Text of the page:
An excerpt from my script review for Top Gun: Maverick which will be available 03/20/23:
This tip comes from our beloved 3way himself…
Be bold after you’re repped.
What does that mean?
Don’t submit a spec that’s 170 pages long.
This particular draft is the script that’s used for production, so there’s a bunch of things in there that won’t be necessary in your spec.
Give us your compelling story in about 95 to 110 pages, depending on genre.
Don’t included “alternate” scenes or lines of dialogue.
Again, this one is meant for production, so giving the character alternate lines to try out is fine. This project is already being produced, and it may be something the actor or director wanted to try out.
Same with scenes. Only include the crucial portions to tell your story.
What a professional reader is looking for is a concise narrative that audiences will find interesting, not three pages of alternate endings that all have “cool” attributes.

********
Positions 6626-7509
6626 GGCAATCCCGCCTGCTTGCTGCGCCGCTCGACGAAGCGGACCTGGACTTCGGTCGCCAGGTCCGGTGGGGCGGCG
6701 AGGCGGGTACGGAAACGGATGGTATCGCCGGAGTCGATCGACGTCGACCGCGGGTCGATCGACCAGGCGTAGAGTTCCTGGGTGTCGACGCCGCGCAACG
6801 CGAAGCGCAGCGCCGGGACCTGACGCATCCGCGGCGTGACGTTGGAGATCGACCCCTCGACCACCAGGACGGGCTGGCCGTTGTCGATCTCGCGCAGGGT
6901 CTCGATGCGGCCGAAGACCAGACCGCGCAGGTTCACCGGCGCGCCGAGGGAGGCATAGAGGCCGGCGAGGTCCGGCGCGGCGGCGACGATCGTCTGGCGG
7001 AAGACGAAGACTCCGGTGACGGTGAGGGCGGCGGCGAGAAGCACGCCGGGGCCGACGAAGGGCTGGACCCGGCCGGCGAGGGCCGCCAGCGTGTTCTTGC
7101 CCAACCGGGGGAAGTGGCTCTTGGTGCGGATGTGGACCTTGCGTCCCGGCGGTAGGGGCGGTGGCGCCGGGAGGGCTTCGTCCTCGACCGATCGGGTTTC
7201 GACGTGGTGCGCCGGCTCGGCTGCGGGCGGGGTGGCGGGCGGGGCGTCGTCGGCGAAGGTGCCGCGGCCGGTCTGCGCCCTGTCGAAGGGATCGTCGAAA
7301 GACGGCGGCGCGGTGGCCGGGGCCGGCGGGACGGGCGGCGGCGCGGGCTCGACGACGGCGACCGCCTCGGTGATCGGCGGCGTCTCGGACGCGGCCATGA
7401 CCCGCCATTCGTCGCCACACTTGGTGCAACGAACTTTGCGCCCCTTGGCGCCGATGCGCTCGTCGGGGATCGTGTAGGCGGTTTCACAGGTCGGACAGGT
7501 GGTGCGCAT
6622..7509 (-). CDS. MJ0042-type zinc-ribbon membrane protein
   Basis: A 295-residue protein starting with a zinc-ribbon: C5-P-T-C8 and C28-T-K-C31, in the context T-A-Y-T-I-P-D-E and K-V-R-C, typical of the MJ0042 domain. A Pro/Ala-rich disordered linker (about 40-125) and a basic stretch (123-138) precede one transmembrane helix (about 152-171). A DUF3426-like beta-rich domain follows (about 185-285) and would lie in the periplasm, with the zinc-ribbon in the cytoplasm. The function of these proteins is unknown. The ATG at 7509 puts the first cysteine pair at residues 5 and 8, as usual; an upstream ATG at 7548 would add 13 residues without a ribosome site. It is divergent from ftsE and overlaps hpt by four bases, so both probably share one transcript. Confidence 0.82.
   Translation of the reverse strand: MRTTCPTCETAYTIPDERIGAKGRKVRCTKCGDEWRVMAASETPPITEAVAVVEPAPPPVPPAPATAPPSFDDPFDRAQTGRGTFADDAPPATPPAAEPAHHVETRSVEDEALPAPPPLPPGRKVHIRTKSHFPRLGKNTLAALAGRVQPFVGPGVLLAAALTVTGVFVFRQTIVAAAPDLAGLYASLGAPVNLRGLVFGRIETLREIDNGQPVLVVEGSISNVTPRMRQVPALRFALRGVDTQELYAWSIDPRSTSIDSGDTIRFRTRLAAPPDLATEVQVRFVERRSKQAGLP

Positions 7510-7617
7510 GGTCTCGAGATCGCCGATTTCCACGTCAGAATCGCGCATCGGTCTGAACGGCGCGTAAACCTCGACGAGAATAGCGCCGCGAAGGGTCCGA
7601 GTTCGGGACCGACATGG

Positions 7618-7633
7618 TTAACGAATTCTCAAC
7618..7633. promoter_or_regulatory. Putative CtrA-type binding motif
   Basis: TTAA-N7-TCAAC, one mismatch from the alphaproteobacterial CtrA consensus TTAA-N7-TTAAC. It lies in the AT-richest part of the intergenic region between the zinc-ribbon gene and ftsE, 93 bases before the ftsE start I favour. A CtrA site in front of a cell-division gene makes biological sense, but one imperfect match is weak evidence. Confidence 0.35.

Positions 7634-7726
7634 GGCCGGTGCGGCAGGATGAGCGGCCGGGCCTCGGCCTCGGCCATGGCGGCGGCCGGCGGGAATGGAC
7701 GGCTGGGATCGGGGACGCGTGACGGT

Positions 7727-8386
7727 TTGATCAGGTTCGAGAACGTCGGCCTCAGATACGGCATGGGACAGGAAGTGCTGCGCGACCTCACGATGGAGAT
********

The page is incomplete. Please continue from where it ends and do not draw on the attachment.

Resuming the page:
Don’t forget to proofread.
The writers of this draft were more than likely on a quick turnaround, so the typos will be excused.
For us as amateurs pitching a spec though? Typos are the easiest things to fix in your script, and by doing so shows you value the reader’s time.
Taking the “they’ll see my genius” approach as you shrug off going back to polish your script won’t work out well.
Lastly, don’t emulate what you see in a FYC script.
These scripts are meant for judges during awards season, and although I don’t agree with the bloated, typo ridden, nonstandard format, I’m also not the one doing the judging.
But please understand that shooting scripts and spec scripts are not always the same thing, so make sure you’re formatting your spec accordingly. (However Top Gun: Maverick didn’t win the “Best Screenplay” Oscar, so maybe others felt similar…or they just didn’t want to seem “uncool” to their Everything Everywhere buddies.)
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